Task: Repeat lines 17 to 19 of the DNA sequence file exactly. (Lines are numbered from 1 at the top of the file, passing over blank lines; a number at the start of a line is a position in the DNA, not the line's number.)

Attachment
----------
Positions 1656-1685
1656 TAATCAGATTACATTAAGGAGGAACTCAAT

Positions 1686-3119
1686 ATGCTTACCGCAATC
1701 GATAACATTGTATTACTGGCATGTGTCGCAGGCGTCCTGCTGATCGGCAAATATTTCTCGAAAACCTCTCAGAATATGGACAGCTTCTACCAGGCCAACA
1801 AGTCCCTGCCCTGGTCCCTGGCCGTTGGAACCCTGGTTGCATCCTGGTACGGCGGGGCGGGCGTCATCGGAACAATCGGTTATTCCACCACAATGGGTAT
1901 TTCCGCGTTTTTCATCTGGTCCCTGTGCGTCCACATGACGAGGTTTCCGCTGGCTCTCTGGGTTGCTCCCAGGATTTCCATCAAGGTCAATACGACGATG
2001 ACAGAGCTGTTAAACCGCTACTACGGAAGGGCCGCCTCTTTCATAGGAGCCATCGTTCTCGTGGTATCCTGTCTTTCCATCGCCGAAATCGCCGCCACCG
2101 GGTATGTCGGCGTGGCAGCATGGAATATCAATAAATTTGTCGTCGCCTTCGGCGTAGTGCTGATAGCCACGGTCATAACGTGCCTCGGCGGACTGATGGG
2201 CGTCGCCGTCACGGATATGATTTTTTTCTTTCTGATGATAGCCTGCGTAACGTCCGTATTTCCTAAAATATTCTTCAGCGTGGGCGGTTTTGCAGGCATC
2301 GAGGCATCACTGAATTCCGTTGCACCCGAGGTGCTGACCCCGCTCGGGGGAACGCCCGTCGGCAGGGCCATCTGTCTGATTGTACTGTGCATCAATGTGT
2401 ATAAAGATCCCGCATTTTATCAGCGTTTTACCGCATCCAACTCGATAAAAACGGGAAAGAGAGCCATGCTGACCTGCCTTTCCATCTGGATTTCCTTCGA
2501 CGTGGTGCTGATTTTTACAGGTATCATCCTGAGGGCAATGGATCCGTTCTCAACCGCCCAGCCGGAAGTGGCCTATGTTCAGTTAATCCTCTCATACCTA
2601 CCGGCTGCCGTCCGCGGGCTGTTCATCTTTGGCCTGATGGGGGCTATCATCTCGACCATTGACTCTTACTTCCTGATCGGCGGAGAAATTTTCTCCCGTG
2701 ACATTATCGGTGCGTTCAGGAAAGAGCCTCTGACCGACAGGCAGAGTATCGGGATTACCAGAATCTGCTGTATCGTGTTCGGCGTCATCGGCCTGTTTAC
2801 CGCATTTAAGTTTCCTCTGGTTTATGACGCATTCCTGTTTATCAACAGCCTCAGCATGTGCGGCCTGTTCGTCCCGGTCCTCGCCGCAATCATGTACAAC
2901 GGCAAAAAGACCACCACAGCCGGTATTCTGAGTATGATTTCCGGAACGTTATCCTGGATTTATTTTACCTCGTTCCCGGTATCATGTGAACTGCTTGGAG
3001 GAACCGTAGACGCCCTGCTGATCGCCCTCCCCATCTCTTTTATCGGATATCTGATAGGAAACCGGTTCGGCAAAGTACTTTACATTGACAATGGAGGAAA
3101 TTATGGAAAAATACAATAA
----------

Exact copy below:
2901 GGCAAAAAGACCACCACAGCCGGTATTCTGAGTATGATTTCCGGAACGTTATCCTGGATTTATTTTACCTCGTTCCCGGTATCATGTGAACTGCTTGGAG
3001 GAACCGTAGACGCCCTGCTGATCGCCCTCCCCATCTCTTTTATCGGATATCTGATAGGAAACCGGTTCGGCAAAGTACTTTACATTGACAATGGAGGAAA
3101 TTATGGAAAAATACAATAA